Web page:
Coluber constrictor priapus - Southern Black Racer
Coluber constrictor priapus
commonly known as the southern black racer, is one of the more common subspecies of nonvenomous snakes in the Southeastern United States. The name priapus refers to the proximal spines of the hemipenes being much enlarged into basal hooks, which is characteristic of this subspecies.
These snakes are quite active during the day, which increases the chance of sightings. They will eat almost any animal they can overpower, including, rodents, frogs, toads, and lizards. They have been known to charge at people in an attempt to frighten them, but will usually retreat – if challenged. Members of this species generally do not tolerate handling – even after months in captivity – and will typically strike and flail wildly every time they are handled. These snakes are usually thin with a jet black dorsal side with a grey belly and white chin. They are quite fast, giving rise to the name "racer".
Habitat and habits
Coluber constrictor priapus Average size: 20-56 inches; Record 72 inches. Range: Throughout most of Florida. Diet: Lizards, snakes, frogs, insects, rodents and small birds. Status: Common Note that the Southern Black Racer has a white chin. An Indigo Snake normally has a dark to reddish orange chin. The photo on the left is an immature Southern Black Racer. The photo at bottom right is an adult. The photo at bottom left is a Brown Chinned Racer, Coluber constrictor helvigularis, found in the Apalachicola National Forest region.
The Southern Black Racer is a predator that relies on lizards, insects, moles, birds, eggs, small snakes, rodents, and frogs. Despite its specific name constrictor (scientific name: Coluber constrictor), the Racer is more likely to suffocate or crush its victim into the ground rather than coiling around it in typical constrictor fashion.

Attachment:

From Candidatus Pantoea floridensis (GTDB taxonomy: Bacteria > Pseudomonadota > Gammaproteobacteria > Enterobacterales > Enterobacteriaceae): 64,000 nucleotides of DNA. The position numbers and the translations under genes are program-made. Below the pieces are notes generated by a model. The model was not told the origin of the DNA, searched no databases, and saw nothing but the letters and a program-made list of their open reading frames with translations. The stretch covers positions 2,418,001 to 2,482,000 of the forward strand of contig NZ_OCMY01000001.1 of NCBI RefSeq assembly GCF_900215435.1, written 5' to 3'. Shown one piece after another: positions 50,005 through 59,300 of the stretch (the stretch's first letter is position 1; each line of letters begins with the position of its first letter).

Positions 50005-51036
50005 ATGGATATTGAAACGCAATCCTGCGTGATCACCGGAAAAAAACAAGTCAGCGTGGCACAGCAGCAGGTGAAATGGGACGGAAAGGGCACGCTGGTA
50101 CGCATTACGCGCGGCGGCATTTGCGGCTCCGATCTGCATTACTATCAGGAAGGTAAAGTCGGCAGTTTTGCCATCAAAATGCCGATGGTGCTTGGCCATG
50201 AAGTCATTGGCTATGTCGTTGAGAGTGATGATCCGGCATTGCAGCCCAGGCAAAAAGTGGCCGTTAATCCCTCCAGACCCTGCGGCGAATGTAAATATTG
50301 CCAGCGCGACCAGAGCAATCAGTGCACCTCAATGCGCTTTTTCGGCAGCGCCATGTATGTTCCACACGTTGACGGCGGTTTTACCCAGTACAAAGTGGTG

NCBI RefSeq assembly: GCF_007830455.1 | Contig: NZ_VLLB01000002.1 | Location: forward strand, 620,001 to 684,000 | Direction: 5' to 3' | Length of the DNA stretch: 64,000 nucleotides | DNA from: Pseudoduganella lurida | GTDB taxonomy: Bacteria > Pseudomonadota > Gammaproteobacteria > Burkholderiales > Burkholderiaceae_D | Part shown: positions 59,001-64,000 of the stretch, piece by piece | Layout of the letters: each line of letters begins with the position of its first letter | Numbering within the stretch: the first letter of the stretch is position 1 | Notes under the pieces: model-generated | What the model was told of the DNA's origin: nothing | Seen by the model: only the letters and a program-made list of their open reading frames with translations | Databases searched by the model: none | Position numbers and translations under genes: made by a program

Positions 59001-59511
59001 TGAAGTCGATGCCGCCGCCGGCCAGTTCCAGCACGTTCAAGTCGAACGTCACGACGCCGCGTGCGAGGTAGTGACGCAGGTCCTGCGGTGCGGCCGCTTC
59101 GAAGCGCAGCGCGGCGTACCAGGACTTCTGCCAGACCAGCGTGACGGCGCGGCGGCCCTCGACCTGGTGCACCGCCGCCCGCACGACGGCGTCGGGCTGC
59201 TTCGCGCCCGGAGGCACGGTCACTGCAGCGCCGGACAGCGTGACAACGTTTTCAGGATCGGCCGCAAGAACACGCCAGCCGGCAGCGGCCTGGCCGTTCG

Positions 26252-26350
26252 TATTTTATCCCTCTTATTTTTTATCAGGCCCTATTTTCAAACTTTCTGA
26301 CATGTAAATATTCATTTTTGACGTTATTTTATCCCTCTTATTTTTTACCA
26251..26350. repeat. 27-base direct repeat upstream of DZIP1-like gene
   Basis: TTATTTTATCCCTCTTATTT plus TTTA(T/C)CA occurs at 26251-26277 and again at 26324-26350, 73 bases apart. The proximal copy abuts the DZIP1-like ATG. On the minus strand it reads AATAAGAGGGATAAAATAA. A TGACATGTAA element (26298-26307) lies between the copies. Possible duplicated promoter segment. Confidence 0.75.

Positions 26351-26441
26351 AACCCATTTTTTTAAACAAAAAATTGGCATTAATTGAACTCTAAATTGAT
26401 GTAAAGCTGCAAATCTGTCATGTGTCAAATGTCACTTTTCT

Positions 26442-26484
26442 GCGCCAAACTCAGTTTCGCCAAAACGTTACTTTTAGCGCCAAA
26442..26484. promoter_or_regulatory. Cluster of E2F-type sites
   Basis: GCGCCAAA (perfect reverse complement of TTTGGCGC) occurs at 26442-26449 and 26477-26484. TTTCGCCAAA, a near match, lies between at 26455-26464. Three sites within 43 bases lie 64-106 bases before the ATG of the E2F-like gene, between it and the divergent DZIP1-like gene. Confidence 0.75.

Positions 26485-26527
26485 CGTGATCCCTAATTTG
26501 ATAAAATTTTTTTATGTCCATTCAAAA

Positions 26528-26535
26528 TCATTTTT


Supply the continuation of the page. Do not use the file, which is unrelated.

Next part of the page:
Man remains the biggest enemy of Black Racers. Many are killed on highways and others are intentionally killed out of fear. The white chin causes many people to kill this snake, believing that it is a Cottonmouth—a venomous snake more commonly called a Water Moccasin. The venomous snake has a white lining inside of its mouth. Racers are nonvenomous and do not breed with Cottonmouths. Natural enemies include such birds of prey as hawks including the Red-shouldered Hawk and Broad-winged Hawk. These perching and soaring birds have keen eyesight and drop down from above to capture Black Racers and other snakes thus making their speed and ground awareness ineffectual.
It is believed snakes are color blind. Adult Racers are solid black, but juveniles are blotched gray and reddish brown. Adult racers are 24–55 inches (0.6 - 1.4 m) long and rarely exceed 70 inches (1.8 m). Breeding and egg laying occur between March and August. Up to 20 eggs are laid, but as in most reptiles, no interest is taken in hatching or rearing the young. Newly hatched Racers are about 6 inches (15 cm) long and rely on their juvenile camouflage for survival. Like other snakes, the Racer will shed its skin several times a year.